The Graves of George William Clinton (1807 - 1885) and Family
by P. M. Eckel
Res Botanica
Missouri Botanical Garden, April 17, 2014
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The Graves of George William Clinton (1807 ‑ 1885) and Family


P. M. Eckel, P.O. Box 299, Missouri Botanical Garden, St. Louis, Missouri, 63166‑0299; email:



(Part 4.) Some plants noted at the G. W. Clinton and David Fisher Day (1829 - 1900) gravesites


George William Clinton had a collegial friendship with a fellow lawyer of Buffalo, New York, David F. Day. In many ways, throughout the duration of their acquaintance, the complexity of their interactions is difficult to sort out, given the fragmented documentary resources available for both men, but it seems that both men were masters at self promotion, in the dignified, civilized manner of two American Victorian attorneys and official judges in one of the most prominent cities in New York State. Both men were intensely interested in the cultural development of the society of Buffalo, especially its scientific culture, that is, its culture of natural history, primarily through the establishment of the Buffalo Society of Natural Sciences through the rigors of incorporation in late 1861 and its first establishment in January of 1862. Although both men were deeply reliant on one another in their pursuit of the civic welfare of their city, Clinton, with his superior political, social and professional advantages, often seemed to upstage his friend, but never enough to generate real resentment. Indeed, their rivalry seemed to mutually stimulate these friends to ever higher contributions to the public good. Other examples of the rather gentle roughhousing literary character of Clinton’s postal correspondence may be found in his collected letters, some 2,532 of them archived at the Buffalo Museum of Science in Buffalo, New York together with the specimens that accompanied them in the Clinton Herbarium (BUF) also of the Buffalo Museum of Science.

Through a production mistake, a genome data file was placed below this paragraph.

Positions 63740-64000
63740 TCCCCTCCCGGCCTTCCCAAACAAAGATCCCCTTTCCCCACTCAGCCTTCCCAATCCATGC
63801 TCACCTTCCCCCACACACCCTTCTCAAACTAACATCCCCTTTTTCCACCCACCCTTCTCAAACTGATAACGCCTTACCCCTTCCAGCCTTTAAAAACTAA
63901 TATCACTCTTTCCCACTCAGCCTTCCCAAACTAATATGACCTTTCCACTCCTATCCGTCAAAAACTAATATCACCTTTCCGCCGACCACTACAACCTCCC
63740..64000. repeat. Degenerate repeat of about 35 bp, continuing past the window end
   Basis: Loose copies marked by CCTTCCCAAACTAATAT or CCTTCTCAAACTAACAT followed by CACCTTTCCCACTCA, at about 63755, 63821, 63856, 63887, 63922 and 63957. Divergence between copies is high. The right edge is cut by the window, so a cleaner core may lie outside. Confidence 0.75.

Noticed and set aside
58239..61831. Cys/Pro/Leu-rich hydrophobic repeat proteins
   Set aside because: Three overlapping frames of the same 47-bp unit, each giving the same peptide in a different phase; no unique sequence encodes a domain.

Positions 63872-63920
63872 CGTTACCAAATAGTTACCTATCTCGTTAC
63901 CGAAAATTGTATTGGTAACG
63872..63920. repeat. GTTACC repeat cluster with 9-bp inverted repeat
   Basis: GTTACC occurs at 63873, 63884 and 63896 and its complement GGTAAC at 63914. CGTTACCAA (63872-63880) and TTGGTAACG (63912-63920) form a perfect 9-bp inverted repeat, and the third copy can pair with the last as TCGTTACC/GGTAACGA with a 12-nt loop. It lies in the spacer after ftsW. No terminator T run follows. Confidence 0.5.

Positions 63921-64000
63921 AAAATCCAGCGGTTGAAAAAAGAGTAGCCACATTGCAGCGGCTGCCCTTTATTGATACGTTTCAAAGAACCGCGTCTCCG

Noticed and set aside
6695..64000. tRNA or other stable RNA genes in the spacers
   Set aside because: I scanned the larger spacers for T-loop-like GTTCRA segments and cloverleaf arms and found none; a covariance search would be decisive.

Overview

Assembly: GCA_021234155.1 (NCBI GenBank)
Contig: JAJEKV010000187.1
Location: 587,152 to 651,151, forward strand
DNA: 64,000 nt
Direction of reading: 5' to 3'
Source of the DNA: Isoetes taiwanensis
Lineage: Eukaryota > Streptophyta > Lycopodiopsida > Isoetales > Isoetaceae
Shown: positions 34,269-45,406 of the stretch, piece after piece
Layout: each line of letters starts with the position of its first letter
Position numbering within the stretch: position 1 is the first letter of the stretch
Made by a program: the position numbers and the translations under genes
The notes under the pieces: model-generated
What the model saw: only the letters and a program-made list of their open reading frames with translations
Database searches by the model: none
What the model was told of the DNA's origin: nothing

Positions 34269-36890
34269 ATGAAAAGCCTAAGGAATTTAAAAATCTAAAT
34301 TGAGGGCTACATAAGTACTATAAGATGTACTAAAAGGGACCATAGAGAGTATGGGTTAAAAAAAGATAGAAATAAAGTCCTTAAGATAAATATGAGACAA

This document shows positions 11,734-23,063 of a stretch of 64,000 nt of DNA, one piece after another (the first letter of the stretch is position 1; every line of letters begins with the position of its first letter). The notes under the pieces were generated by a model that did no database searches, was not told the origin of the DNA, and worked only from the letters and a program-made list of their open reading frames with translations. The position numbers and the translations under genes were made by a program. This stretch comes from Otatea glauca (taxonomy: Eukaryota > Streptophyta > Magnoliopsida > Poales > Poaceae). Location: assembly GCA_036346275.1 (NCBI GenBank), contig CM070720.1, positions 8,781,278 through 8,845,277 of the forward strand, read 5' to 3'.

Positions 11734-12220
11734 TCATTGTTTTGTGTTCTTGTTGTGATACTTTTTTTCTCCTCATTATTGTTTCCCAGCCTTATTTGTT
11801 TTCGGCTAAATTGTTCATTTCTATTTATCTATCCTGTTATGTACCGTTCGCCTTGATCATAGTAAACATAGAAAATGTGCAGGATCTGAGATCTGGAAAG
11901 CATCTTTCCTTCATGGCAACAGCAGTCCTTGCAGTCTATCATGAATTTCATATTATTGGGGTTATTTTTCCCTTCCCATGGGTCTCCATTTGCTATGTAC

The friendship of these two men may also be seen in their mortuary relics preserved in Forest Lawn Cemetery, in the Buffalo where they lived out their lives and where they sleep, each in their own special area, decorated by the ornaments they loved most of all - the vegetation which they both studied and collected with competitive zeal.


The plot of the David Day family is as simple and austere as any plot throughout this cemetery, distinguished for the resting places of many of the greatest sons Buffalo has produced. Although there are some who could spend more on their statues and other mortuary architecture, those of the Days and Clintons reside in simple dignity, as in most of the plots and graves in this peaceful place.


And yet, their rivalry lives on.